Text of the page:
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Perit Dial Int. 1996 Nov-Dec;16(6):574-81.

Surfactant protein A and lamellar bodies: a homologous secretory function of peritoneum, synovium, and lung.

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Mesothelial and Peritoneal Research Centre, Lister Research Laboratories, University Department of Surgery, Edinburgh Royal Infirmary, Scotland.



To review recent discoveries on the existence of lamellar body secreting cells in extrapulmonary sites with respect to their constitution as a previously unrecognized coherent biological system and to evaluate the role of mesothelial research in peritoneal dialysis in initiating this new field of medical research.


Studies in the literature on the production and metabolism of pulmonary surfactant with respect to lamellar bodies and surfactant protein A (SP-A). Published investigations on the identification of lamellar bodies and SP-A in extrapulmonary sites and their possible role in systemic expression of autoimmune disorders.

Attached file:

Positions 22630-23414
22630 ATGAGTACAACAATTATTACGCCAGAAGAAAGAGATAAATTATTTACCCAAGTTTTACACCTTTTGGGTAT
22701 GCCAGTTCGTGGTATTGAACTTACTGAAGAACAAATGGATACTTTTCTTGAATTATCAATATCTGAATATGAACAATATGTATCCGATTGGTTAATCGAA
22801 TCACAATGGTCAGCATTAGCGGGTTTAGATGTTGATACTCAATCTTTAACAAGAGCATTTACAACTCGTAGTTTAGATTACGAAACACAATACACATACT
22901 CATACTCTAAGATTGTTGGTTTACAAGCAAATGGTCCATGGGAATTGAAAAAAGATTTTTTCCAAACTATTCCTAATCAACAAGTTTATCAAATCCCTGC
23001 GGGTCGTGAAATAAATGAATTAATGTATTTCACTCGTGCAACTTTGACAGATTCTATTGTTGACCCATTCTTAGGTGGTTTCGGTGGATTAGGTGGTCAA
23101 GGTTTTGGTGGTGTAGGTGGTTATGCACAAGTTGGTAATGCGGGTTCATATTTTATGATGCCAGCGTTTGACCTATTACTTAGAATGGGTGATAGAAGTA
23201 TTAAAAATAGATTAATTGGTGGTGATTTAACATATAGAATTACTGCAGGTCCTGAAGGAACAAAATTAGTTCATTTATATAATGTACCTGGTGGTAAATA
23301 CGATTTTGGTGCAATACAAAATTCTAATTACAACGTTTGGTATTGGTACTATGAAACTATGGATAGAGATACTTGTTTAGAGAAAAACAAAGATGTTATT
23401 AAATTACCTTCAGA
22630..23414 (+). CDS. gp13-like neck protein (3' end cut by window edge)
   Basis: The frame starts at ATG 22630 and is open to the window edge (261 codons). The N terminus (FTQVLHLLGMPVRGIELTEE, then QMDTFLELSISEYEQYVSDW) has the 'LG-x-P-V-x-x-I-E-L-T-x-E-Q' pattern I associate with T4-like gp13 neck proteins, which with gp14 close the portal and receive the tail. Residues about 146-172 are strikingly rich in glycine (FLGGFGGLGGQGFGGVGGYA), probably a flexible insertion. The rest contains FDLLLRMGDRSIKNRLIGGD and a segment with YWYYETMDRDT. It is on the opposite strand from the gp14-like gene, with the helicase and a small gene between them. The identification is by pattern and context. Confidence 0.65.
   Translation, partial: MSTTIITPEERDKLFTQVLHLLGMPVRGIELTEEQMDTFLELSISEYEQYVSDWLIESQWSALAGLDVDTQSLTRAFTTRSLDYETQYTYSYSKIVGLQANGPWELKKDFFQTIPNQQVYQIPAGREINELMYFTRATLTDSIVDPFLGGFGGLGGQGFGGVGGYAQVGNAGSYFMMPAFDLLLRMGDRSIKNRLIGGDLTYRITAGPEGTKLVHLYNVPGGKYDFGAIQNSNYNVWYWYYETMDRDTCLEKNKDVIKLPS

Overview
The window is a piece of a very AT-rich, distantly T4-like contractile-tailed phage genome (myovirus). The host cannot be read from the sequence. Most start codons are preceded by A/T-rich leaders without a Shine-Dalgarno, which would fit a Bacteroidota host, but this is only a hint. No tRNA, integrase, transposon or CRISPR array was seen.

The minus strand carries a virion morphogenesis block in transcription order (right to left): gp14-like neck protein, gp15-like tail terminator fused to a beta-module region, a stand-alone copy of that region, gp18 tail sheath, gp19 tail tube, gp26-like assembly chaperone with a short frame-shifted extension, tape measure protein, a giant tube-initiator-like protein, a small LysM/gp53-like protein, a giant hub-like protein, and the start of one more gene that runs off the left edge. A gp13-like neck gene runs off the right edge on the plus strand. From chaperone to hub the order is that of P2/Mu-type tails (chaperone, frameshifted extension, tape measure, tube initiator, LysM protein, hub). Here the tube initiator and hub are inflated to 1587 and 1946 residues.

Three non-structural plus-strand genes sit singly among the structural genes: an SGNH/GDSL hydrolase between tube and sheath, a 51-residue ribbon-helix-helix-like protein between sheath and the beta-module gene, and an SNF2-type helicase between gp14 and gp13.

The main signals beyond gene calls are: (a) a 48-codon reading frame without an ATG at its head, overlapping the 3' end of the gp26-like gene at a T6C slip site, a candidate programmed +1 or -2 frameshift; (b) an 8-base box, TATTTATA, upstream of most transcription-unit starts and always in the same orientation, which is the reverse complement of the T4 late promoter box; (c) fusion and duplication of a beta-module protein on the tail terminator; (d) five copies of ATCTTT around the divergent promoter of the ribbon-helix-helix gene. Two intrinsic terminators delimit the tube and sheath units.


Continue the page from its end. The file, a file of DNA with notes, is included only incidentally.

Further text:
It is now established that lamellar bodies of identical periodicity and ultrastructural geometry are present in lung (type II pneumocytes), serosal mesothelium (peritoneum, pleura, and pericardium), and joints (type A and type B synoviocytes). Not only pulmonary lamellar bodies but those at extrapulmonary sites are found in association with SP-A, while SP-A or SP-A-like proteins are present in measurable quantities in normal serosal fluids. These findings have disclosed totally new avenues of research into multisystem disorders, where for the first time an organelle and associated protein provide a link between diverse tissues affected by rheumatoid disease. Evidence of shared epitopes between SP-A and mycobacterial 65-kD heat shock protein indicates a possible etiologic mechanism.


A hitherto ultrastructurally hidden system of lamellar body secretion is now being revealed as a major biological system which appears to subserve surfactant, lubricant, surface protection, and sealant functions in body surfaces and tissue interfaces. This new frontier was born out of investigations into the hitherto neglected biology of peritoneal mesothelium, research which was vital for advancing the therapy of peritoneal dialysis and for preservation of the dialyzing membrane.

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